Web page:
The impact of dysbiosis on the immune system is perhaps most critical during the first 1,000 days of life; the time between conception and the child’s second birthday (Robertson et al., 2019). The microbiome is highly dynamic during this period of life due to the influence of several host-related and environmental factors including delivery mode, diet and antibiotic exposure (Tamburini et al., 2016). During early life, there is a process of ecological installation with a succession of species which leads finally to the establishment of a relatively stable community. Variations in these early interactions appear to set the tone of the mucosal and systemic immune systems into childhood and even adult life (Belkaid and Hand, 2014).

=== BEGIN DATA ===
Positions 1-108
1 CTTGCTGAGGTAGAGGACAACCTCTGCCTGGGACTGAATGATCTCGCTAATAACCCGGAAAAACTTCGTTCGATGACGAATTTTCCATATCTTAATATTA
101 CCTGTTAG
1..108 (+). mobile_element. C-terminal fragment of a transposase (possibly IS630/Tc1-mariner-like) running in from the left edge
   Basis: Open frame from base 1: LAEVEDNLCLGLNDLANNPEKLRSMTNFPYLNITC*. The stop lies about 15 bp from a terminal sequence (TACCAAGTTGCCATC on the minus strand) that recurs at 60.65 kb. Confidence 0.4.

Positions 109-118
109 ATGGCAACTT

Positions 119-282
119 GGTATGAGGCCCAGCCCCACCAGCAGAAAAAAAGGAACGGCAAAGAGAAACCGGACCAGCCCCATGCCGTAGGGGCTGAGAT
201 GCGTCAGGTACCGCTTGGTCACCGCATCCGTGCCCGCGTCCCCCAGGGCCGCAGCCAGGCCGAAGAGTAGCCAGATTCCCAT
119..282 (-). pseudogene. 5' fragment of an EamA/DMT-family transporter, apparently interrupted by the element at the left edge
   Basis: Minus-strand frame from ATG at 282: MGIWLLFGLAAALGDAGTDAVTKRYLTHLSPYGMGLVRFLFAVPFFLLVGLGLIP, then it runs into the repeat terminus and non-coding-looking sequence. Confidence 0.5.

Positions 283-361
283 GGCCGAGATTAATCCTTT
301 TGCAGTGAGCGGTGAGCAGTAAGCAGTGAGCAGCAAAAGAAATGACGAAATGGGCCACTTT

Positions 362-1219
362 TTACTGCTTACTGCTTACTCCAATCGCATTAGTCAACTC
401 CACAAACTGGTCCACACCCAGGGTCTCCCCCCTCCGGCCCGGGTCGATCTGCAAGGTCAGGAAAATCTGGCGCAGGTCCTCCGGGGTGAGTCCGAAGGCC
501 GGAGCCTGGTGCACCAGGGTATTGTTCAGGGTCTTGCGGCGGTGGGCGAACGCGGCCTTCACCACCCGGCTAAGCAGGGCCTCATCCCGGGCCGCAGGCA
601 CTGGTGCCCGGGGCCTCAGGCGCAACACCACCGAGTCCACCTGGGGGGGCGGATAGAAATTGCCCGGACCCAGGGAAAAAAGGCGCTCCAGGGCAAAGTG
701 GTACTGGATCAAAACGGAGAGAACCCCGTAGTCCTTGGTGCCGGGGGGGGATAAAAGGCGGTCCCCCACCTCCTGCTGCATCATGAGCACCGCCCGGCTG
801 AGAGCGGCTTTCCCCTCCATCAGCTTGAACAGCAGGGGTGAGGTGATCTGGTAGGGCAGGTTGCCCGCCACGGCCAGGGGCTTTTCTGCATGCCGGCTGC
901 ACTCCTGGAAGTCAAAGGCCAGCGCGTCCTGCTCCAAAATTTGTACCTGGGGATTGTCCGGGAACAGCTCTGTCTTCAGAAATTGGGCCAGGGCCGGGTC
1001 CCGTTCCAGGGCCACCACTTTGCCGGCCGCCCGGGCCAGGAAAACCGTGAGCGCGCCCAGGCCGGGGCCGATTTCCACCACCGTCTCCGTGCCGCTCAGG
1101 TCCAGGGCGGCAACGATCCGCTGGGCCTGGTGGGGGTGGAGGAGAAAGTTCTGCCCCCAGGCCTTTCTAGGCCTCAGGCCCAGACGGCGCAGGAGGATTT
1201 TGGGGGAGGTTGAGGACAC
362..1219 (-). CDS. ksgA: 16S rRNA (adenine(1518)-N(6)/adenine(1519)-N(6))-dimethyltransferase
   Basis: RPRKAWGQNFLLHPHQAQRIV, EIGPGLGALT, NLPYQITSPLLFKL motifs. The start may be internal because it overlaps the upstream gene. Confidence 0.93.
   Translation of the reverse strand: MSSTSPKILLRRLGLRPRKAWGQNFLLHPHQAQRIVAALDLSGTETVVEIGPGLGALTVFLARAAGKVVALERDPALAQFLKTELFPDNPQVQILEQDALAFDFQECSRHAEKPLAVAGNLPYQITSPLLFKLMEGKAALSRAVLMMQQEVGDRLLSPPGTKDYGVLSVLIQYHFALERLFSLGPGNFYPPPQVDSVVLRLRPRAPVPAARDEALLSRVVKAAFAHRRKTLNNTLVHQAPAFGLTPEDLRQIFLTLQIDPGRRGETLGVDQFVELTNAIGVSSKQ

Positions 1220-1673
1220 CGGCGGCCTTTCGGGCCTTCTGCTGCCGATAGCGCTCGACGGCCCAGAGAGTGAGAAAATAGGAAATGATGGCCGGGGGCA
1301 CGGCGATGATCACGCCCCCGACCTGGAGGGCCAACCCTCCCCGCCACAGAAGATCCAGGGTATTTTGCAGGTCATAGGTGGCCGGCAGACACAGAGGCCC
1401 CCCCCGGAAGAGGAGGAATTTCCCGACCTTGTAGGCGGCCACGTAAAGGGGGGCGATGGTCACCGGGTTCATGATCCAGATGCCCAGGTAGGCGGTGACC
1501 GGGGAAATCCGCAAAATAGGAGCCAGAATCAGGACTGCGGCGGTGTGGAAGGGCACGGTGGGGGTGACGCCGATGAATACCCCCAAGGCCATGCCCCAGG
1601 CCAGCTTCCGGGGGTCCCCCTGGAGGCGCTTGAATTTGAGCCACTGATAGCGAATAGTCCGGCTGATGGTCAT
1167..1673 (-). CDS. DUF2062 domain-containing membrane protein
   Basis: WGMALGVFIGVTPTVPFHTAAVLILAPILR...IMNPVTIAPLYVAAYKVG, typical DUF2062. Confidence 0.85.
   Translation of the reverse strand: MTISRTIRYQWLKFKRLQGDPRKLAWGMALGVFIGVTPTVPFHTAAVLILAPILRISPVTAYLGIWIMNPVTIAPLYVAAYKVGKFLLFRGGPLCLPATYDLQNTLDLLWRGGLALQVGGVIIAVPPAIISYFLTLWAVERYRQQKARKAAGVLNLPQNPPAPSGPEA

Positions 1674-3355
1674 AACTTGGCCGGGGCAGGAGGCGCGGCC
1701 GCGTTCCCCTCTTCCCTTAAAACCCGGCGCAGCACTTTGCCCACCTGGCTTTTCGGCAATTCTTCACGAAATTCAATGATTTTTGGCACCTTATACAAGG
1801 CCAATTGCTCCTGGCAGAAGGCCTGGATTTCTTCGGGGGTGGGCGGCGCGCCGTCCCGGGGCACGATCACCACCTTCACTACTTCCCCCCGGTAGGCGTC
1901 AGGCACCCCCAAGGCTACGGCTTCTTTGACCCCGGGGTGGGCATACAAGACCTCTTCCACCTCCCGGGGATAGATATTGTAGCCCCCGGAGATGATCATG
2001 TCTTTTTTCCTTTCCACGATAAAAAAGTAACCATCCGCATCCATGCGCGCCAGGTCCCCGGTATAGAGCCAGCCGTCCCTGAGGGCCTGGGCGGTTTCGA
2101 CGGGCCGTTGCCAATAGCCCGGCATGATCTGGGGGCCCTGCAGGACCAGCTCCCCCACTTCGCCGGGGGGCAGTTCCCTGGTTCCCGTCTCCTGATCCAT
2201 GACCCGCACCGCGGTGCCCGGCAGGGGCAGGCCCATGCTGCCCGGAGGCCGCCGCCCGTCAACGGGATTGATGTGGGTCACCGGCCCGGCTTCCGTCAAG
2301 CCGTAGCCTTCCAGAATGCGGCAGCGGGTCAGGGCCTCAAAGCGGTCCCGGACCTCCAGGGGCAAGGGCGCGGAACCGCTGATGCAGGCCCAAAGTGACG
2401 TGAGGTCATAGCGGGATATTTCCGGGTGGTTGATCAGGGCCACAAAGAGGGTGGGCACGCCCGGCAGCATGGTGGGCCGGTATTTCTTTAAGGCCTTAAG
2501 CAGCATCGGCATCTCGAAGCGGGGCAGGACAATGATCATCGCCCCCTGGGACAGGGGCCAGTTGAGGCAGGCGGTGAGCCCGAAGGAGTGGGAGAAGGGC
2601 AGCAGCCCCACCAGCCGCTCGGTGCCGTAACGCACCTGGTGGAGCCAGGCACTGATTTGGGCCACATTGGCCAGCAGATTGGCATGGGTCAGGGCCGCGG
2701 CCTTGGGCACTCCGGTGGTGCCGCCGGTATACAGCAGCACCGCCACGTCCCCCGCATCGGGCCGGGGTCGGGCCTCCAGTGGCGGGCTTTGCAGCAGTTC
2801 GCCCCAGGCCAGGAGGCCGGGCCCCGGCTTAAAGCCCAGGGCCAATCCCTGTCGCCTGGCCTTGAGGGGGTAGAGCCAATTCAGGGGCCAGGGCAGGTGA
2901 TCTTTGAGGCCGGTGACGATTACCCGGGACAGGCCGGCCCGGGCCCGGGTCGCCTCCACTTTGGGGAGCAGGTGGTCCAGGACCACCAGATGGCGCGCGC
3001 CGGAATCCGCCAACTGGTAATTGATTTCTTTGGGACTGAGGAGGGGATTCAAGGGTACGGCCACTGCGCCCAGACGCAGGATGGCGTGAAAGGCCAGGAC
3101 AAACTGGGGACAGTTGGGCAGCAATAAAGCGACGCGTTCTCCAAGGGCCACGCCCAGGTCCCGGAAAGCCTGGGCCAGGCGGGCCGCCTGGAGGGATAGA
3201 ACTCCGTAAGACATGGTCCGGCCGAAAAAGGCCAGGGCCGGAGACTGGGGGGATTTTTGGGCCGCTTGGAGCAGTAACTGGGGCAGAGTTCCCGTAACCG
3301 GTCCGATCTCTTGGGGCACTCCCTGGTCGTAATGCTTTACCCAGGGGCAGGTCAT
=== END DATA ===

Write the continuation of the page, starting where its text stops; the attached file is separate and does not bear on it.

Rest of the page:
The most significant initial microbial inoculation of the neonate occurs in the peripartum period and varies depending on mode of delivery. Infants delivered by cesarean section (CS) tend to be colonized by common skin (e.g., Staphylococcus, Streptococcus, or Propionibacteria) (Tamburini et al., 2016) and opportunistic pathogens associated with the hospital environment (e.g., Enterococcus, Enterobacter, and Klebsiella species) (Shao et al., 2019), in contrast to the initial abundance of Lactobacillus spp. (sensu lato) seen in infants delivered vaginally. The extent of these different colonization patterns become less pronounced with time, however the diversity of the Bacteroidetes phylum, and microbiota diversity overall, is lower in CS delivered infants during the first 2 years of life (Jakobsson et al., 2014). This initial difference may have important consequences for viral immunity considering that bacterial colonization is necessary for the development and regulation of the immune system. Epidemiological studies have shown an association between CS delivery and chronic immune disorders, such as asthma (Sevelsted et al., 2015), which are associated with an increased risk of viral infections (Juhn, 2014). Thus the relationship between mode of delivery, initial bacterial colonization and aberrant immune function, if causal, suggests the potential of early preventative interventions. Although early life treatment with probiotics have demonstrated a benefit in reducing the incidence of some atopic diseases, such as atopic dermatitis (Li L. et al., 2019), the results in asthma, to date, have been less impressive (Wei et al., 2020).